What’s happening in the business of learning?

What’s happening in the business of learning?

As learning designers and developers, it’s hugely important that we understand how people learn and like to learn, so we can help companies implement the most effective and engaging training programmes. A big part of this is tracking trends on learning consumption in the workplace. That includes interesting facts like how much employers spend on training, whether that learning is face-to-face or online, and even what employers want to focus their training on. 

The annual ATD State of the Industry is a must-read for anyone wanting to gain a better insight into the world of learning and development. The 2019 stats are based on self-reported data from 318 organizations of varying sizes, locations and industries. 

Let’s have a look at some of the key takeaways: 

L&D continued to attract significant investment 

Companies spent $1,299 per employee each year, up slightly from $1,296 the previous year, showing that companies continue to take L&D seriously and are willing to invest in it. Drilling into that further, they found that 62% of direct learning expenditure was spent on internal services, 27% on learning suppliers, and 11% on tuition reimbursement. 

Employees spen34 hours a year doing formal training 

That’s over four days a year focussing on specific training courses or programmes and doesn’t include on-the-job learning. This is in line with the 34.1 learning hour average from the two previous years. 

Managerial training remained a top priority  

With 14% of all content dedicated to managerial and supervisory skills, this area continued to be a key focus for employers. This seems logical, given that almost two-thirds of talent development professionals think there’s a managerial and supervisory skills gap within their organisations1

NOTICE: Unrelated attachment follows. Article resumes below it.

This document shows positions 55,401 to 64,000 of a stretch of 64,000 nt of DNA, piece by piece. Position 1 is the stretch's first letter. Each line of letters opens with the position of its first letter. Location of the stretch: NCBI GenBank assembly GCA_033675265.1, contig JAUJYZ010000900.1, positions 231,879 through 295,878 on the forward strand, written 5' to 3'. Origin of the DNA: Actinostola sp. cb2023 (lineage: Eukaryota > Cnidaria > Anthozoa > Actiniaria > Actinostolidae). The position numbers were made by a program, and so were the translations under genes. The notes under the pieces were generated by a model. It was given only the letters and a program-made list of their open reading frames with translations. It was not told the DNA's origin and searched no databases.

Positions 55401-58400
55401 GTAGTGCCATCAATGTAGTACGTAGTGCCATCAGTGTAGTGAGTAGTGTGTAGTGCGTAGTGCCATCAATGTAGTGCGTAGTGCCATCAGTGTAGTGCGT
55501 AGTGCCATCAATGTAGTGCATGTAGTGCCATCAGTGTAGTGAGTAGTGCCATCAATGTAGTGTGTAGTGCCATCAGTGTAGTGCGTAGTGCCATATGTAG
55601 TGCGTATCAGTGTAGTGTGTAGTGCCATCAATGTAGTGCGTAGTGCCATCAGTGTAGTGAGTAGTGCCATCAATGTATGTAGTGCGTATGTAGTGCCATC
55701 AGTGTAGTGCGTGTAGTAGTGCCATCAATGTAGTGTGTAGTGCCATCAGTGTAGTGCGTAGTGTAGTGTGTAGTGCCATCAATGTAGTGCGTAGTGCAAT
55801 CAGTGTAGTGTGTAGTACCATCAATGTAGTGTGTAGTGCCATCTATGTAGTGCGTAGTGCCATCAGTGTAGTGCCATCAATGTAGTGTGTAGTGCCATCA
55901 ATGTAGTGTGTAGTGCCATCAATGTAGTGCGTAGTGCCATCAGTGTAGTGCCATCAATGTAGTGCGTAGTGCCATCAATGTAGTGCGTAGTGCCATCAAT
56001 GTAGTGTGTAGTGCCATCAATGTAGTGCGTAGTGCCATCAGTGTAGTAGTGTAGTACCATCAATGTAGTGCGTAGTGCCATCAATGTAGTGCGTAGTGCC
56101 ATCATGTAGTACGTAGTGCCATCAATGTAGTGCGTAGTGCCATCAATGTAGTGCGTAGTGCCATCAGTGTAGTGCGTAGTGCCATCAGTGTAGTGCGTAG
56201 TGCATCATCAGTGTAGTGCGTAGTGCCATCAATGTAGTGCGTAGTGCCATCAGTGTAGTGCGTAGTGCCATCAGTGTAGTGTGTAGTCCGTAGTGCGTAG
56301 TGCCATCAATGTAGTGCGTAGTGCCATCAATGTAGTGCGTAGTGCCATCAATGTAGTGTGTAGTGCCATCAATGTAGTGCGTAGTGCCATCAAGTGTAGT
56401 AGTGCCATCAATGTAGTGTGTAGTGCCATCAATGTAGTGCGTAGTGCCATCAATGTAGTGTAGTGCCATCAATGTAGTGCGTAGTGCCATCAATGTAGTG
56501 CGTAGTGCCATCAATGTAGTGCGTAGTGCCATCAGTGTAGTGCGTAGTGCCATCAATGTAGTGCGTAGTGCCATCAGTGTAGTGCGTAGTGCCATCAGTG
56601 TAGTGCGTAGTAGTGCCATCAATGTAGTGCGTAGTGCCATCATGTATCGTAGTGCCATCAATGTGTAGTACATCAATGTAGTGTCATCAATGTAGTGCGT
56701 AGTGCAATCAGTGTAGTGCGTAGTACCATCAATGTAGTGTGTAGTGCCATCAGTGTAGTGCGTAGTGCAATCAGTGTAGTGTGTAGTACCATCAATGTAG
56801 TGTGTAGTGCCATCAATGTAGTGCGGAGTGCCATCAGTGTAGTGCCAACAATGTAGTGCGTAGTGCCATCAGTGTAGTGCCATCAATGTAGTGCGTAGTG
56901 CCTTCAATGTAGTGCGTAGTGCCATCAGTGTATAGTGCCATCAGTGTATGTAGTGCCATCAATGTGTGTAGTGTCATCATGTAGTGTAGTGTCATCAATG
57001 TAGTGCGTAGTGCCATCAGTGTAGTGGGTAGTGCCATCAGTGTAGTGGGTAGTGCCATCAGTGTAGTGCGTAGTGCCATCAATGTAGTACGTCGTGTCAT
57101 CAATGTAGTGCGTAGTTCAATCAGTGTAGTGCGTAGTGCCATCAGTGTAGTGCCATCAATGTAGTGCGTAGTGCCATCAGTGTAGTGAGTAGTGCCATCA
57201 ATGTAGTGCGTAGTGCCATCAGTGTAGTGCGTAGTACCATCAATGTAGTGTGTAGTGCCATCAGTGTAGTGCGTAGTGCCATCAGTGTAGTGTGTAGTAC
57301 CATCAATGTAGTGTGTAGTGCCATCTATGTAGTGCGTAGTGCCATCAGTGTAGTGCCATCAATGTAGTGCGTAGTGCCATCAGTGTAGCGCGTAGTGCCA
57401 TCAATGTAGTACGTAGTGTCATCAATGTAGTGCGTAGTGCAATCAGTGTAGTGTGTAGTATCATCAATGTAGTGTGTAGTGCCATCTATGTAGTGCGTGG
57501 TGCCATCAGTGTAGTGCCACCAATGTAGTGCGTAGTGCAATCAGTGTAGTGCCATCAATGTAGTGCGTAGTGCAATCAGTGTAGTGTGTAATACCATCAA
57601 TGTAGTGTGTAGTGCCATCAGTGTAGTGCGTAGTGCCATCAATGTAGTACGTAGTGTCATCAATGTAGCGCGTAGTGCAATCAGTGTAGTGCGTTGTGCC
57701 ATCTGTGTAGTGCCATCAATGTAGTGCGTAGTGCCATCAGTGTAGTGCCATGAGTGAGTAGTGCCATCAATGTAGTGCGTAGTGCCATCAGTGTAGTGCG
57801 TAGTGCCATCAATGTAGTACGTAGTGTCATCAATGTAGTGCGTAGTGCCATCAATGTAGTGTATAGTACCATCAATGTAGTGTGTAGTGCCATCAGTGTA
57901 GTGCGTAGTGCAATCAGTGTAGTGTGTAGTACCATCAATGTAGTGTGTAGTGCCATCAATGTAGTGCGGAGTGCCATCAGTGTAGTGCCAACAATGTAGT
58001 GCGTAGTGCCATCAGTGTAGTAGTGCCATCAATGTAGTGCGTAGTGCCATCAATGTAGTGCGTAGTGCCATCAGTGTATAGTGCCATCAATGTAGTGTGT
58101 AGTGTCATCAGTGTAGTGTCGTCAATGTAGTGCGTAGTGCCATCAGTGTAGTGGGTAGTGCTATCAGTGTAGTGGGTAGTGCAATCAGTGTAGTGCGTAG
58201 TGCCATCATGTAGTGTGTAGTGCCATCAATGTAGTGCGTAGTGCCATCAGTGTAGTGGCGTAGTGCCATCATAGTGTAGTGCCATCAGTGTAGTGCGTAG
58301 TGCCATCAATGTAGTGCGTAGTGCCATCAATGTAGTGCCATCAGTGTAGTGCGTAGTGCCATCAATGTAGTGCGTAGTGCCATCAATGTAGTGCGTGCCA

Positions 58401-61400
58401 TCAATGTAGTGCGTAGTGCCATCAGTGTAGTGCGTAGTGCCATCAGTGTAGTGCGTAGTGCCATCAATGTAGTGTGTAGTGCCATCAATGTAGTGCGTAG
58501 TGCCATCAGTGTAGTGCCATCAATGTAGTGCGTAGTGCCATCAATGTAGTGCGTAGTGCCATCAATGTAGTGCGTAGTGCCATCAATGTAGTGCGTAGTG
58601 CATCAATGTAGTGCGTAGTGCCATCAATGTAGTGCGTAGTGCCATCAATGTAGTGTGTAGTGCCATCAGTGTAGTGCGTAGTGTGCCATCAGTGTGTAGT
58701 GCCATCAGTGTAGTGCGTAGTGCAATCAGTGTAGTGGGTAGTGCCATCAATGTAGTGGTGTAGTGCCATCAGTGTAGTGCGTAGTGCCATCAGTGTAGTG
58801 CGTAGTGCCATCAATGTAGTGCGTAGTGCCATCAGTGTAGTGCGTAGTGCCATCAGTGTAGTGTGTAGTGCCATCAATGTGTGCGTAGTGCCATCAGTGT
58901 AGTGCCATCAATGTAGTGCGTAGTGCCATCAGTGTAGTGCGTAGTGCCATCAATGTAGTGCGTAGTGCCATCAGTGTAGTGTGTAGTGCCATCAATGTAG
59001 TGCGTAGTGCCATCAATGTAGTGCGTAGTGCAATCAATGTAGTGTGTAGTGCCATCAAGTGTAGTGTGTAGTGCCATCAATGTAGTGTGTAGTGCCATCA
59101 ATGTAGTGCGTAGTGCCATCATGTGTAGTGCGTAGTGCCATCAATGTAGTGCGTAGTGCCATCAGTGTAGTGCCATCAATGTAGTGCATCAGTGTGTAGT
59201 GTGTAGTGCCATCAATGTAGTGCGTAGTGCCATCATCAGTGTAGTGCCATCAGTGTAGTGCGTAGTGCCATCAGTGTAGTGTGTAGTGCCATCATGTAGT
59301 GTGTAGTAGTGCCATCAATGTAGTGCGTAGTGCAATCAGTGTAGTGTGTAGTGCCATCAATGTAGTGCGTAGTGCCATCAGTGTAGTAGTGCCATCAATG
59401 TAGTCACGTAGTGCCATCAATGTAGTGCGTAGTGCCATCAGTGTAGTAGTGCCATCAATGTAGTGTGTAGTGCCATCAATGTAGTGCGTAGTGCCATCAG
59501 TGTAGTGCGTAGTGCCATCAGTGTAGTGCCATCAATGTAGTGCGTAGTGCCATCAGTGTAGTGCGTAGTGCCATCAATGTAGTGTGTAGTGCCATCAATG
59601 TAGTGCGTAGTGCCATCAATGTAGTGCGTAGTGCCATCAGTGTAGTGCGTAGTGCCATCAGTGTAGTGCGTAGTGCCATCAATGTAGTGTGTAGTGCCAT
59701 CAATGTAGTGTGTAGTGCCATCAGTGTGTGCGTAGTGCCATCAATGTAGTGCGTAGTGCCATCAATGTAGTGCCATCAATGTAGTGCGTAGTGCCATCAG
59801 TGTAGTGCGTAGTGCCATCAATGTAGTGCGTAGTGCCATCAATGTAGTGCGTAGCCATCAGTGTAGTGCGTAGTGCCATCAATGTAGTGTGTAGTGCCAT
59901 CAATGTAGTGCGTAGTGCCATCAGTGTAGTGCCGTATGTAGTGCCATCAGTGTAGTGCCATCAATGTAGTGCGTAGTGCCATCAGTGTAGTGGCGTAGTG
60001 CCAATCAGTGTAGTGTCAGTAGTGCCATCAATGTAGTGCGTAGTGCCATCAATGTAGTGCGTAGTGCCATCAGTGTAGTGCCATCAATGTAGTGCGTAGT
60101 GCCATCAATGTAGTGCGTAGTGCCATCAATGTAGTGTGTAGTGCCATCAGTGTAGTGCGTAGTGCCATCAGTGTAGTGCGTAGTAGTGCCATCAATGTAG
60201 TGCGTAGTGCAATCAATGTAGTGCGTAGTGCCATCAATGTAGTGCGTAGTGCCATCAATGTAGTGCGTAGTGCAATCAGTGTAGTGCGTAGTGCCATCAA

Other top content areas were: 

  • mandatory and compliance training (13%) 
  • interpersonal skills (10%) 
  • profession-specific and industry-specific (10%) 
  • processes, procedures, and business practices (10%) 

Over half of all learning was face-to-face 

Traditional classroom or instructor-led learning accounted for 54% of all training, while virtual classroom learning accounted for 11%. This clearly demonstrates the significance that employees and employers put on live facilitators. However, with almost a quarter of learning hours assigned to online learning, we mustn’t forget that this also plays an important role in employees’ training as a whole. 

Don’t underestimate on-the-job learning  

We understand the importance of on-the-job learning (check out our Workplace Learning video here) and so did the majority of the companies surveyed. In fact, 55% of companies emphasised on-the-job learning to a high or very high extent. 

Though it’s difficult to gauge exactly how many hours employees spend on this, ATD were able to collect information on the types of on-the-job learning used. 

Here are the top five most common types: 

  • In-person employee knowledge sharing (53.2%)  
  • Coaching by peers (43.7%)  
  • Coaching by managers (41.6%) 
  • Employee knowledge sharing on-the-job aided by technology (24.4%)  
  • Job shadowing (22.7%)  

Of course, in light of COVID-19, it will be interesting to see what happens to training in the coming months and years. It seems inevitable that we’ll see a much bigger shift to virtual classroom and online training. Regardless of delivery type, to survive this period of uncertainty, companies need to invest in their staff – not only to bolster productivity, but to ensure they feel valued and appreciated. 


The ATD 2019 State of the Industry report is free to ATD members and can be purchased by non-members. It’s accessible here. 

  1. Association for Talent Development (ATD), Bridging the Skills Gap: Workforce Development and the Future of Work (Alexandria, VA: ATD Press, 2018). 

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